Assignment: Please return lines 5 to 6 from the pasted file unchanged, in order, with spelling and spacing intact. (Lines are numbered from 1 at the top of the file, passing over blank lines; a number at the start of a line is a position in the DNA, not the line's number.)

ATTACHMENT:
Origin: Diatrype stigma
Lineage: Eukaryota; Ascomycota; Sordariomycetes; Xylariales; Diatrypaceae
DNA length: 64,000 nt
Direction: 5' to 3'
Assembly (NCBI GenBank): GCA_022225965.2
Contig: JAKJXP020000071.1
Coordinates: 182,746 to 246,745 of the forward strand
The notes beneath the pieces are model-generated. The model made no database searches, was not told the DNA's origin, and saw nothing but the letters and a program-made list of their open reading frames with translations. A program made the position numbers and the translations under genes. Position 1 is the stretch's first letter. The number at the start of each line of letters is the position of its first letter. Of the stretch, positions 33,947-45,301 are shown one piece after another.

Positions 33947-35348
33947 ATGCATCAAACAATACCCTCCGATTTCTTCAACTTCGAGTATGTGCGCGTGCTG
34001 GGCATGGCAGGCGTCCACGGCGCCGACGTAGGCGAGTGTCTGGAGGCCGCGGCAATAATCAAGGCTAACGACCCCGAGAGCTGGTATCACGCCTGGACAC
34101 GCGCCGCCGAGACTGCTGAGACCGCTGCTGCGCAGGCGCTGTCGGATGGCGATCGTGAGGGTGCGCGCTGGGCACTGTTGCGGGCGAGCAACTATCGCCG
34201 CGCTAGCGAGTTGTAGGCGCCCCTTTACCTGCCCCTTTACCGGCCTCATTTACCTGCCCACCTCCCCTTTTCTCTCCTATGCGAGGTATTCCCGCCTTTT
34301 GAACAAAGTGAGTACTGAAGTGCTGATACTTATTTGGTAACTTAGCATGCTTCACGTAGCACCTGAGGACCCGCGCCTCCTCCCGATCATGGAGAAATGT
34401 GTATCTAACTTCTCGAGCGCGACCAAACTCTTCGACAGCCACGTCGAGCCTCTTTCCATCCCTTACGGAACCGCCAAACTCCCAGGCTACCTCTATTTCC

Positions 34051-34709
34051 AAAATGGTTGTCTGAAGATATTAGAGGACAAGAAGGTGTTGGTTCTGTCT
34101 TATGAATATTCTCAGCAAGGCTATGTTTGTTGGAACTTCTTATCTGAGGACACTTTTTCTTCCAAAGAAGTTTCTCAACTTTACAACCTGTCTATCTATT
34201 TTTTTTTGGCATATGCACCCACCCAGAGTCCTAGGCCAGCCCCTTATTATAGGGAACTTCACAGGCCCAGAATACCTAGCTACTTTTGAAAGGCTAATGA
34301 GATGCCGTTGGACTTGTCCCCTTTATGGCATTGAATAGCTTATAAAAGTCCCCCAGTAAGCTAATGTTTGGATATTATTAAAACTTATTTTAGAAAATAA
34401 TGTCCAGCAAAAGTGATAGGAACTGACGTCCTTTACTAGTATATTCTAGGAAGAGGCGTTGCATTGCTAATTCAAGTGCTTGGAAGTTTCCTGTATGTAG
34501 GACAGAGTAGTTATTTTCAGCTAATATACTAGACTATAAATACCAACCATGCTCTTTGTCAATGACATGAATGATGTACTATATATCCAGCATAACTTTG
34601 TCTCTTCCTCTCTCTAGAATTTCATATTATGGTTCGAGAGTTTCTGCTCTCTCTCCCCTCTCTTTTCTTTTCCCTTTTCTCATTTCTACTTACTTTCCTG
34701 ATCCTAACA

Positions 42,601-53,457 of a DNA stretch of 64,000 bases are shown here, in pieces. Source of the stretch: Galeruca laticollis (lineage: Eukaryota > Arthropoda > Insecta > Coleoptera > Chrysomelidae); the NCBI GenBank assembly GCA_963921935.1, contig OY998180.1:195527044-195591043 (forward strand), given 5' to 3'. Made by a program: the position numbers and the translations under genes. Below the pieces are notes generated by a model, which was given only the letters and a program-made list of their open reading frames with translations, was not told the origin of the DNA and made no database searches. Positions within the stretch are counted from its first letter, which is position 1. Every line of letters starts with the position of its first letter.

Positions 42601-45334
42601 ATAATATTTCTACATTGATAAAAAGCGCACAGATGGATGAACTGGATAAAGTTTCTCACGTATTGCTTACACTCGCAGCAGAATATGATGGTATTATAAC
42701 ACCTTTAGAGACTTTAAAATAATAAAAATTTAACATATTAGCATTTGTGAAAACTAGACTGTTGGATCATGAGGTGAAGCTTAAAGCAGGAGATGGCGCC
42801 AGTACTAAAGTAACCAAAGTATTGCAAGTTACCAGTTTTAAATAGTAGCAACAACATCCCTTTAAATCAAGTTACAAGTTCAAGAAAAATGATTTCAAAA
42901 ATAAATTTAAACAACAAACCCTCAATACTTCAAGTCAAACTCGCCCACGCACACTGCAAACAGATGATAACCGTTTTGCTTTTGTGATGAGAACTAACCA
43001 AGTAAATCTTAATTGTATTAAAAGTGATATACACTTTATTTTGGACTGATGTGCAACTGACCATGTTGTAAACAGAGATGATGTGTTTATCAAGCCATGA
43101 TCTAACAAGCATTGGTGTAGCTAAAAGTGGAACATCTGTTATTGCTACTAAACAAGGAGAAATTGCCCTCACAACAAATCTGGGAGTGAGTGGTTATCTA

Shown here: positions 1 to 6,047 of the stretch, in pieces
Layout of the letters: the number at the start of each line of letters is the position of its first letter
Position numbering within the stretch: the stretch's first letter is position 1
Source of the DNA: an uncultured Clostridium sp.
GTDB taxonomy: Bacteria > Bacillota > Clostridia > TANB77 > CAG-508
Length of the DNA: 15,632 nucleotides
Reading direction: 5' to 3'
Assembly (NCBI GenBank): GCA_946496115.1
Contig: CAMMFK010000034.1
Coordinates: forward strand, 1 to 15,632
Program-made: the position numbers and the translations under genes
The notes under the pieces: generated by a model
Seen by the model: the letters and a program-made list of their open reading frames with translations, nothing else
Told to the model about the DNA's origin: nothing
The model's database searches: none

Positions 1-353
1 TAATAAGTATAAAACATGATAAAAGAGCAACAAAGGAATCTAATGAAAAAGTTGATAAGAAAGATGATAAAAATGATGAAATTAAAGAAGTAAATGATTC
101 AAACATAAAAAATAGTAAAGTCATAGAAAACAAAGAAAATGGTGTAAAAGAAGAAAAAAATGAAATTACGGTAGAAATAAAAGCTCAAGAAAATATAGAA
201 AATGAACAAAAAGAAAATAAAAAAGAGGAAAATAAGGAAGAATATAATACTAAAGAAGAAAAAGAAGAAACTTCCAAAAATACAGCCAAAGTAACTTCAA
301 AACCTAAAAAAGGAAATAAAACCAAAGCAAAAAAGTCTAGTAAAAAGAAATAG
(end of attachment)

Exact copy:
Assembly (NCBI GenBank): GCA_022225965.2
Contig: JAKJXP020000071.1